The Northgate Yard development has been designed using the energy efficiency hierarchy with a ‘fabric first’ approach used to develop the energy strategy and which Building Regulations are the control, the hierarchy is;
The buildings fabric construction has been designed to keep running costs to a minimum and reduce heat loss and waste. The design approach adopts a mix of passive and mechanical design which involves designing to reduce the energy consumption from the outset. Natural ventilation is utilised in the internal spaces within the units alongside mechanical ventilation with heat recovery to provide air conditioning. The fans should be efficient and achieve a minimum specific fan power of 1.6 W/ (l/s) and the system is assumed to provide 2 l/s per m2 of floor area and have a heat recovery efficiency of 73%.
The internal space within the units are designed to be heated and cooled using an electric air source heat pump which is controlled via a local temperature sensor. The heat pumps should be energy efficient has been assumed to achieve a heating seasonal efficiency of 3.0 and a cooling efficiency of 4.5. Hot water should be generated efficiently using a stand alone immersion heater fed from the air sourced heat pump achieving a minimum efficiency of 90%. All pipework in the building should be insulated to minimise heat loss. Lighting has been designed to be controlled using manual switches throughout the unit. Light fittings should be energy efficient; LEDs should be utilised to achieve an efficacy of 95 lm/W of better. Display lighting should achieve a minimum of efficacy of 90 lm/W.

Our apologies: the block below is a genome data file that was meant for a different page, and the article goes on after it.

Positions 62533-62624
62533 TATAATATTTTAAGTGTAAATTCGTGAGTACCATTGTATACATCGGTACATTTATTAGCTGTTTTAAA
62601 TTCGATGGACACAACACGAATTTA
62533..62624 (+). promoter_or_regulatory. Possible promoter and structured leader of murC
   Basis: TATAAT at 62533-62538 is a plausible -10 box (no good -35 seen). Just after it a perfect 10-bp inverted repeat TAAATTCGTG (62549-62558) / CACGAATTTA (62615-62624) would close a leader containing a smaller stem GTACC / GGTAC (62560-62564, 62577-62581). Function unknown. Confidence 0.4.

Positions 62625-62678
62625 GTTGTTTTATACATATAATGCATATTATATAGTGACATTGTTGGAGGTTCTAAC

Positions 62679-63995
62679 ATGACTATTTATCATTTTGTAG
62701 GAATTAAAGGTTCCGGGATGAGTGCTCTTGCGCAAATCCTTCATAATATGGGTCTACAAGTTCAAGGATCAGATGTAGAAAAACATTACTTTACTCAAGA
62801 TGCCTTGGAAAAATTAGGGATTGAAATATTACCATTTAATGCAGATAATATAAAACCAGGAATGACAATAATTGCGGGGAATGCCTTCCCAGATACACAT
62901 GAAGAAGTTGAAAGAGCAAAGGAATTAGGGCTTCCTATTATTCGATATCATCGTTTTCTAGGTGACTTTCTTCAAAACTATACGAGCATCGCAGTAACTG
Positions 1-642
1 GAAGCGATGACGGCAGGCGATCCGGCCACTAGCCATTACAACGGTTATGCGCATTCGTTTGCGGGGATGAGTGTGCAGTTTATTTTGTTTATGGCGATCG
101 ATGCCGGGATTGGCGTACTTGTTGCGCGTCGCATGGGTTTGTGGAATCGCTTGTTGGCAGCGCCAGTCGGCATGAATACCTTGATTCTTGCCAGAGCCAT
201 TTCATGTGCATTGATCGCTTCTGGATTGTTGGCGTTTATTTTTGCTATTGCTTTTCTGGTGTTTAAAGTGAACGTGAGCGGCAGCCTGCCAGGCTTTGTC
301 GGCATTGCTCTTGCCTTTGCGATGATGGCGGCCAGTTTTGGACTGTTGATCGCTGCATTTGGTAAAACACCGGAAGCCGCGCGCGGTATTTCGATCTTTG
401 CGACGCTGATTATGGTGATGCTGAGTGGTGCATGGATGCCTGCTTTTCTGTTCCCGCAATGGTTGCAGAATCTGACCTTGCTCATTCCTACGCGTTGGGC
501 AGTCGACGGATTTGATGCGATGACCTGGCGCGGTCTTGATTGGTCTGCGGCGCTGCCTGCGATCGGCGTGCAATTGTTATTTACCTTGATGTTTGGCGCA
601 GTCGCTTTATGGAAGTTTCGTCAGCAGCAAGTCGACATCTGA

The units have not been designed to utilise any renewable energy generation. However, there is provision for low or zero carbon technologies to generate renewable energy at the development. Incorporating renewable energy generation would offset carbon consumption of the units and could be considered by future tenants to minimise the buildings the carbon emissions.